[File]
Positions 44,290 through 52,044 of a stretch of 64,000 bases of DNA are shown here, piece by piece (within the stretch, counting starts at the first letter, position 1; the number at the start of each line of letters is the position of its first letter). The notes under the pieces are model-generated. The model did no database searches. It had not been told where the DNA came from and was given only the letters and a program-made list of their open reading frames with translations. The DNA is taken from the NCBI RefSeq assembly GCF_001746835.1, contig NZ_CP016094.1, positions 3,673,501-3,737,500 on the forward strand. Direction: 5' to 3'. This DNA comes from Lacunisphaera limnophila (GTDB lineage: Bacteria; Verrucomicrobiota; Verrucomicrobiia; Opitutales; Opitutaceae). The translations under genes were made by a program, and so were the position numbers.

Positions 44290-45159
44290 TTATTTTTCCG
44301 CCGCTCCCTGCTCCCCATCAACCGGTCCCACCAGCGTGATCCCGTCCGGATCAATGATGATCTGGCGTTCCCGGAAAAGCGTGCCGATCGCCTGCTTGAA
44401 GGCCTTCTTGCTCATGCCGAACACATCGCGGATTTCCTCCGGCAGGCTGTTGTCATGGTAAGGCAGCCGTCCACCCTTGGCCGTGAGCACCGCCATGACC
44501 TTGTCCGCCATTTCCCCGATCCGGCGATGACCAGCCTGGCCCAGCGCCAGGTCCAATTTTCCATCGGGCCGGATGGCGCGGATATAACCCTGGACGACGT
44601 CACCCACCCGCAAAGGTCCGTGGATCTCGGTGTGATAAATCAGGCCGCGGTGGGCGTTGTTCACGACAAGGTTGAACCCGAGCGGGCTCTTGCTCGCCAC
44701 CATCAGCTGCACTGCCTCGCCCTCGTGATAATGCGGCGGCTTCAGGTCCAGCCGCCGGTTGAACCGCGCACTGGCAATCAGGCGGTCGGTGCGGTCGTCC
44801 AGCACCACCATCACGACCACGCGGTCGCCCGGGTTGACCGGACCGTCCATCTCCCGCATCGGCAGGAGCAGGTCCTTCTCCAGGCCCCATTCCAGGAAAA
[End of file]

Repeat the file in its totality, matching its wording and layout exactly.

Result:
Positions 44,290 through 52,044 of a stretch of 64,000 bases of DNA are shown here, piece by piece (within the stretch, counting starts at the first letter, position 1; the number at the start of each line of letters is the position of its first letter). The notes under the pieces are model-generated. The model did no database searches. It had not been told where the DNA came from and was given only the letters and a program-made list of their open reading frames with translations. The DNA is taken from the NCBI RefSeq assembly GCF_001746835.1, contig NZ_CP016094.1, positions 3,673,501-3,737,500 on the forward strand. Direction: 5' to 3'. This DNA comes from Lacunisphaera limnophila (GTDB lineage: Bacteria; Verrucomicrobiota; Verrucomicrobiia; Opitutales; Opitutaceae). The translations under genes were made by a program, and so were the position numbers.

Positions 44290-45159
44290 TTATTTTTCCG
44301 CCGCTCCCTGCTCCCCATCAACCGGTCCCACCAGCGTGATCCCGTCCGGATCAATGATGATCTGGCGTTCCCGGAAAAGCGTGCCGATCGCCTGCTTGAA
44401 GGCCTTCTTGCTCATGCCGAACACATCGCGGATTTCCTCCGGCAGGCTGTTGTCATGGTAAGGCAGCCGTCCACCCTTGGCCGTGAGCACCGCCATGACC
44501 TTGTCCGCCATTTCCCCGATCCGGCGATGACCAGCCTGGCCCAGCGCCAGGTCCAATTTTCCATCGGGCCGGATGGCGCGGATATAACCCTGGACGACGT
44601 CACCCACCCGCAAAGGTCCGTGGATCTCGGTGTGATAAATCAGGCCGCGGTGGGCGTTGTTCACGACAAGGTTGAACCCGAGCGGGCTCTTGCTCGCCAC
44701 CATCAGCTGCACTGCCTCGCCCTCGTGATAATGCGGCGGCTTCAGGTCCAGCCGCCGGTTGAACCGCGCACTGGCAATCAGGCGGTCGGTGCGGTCGTCC
44801 AGCACCACCATCACGACCACGCGGTCGCCCGGGTTGACCGGACCGTCCATCTCCCGCATCGGCAGGAGCAGGTCCTTCTCCAGGCCCCATTCCAGGAAAA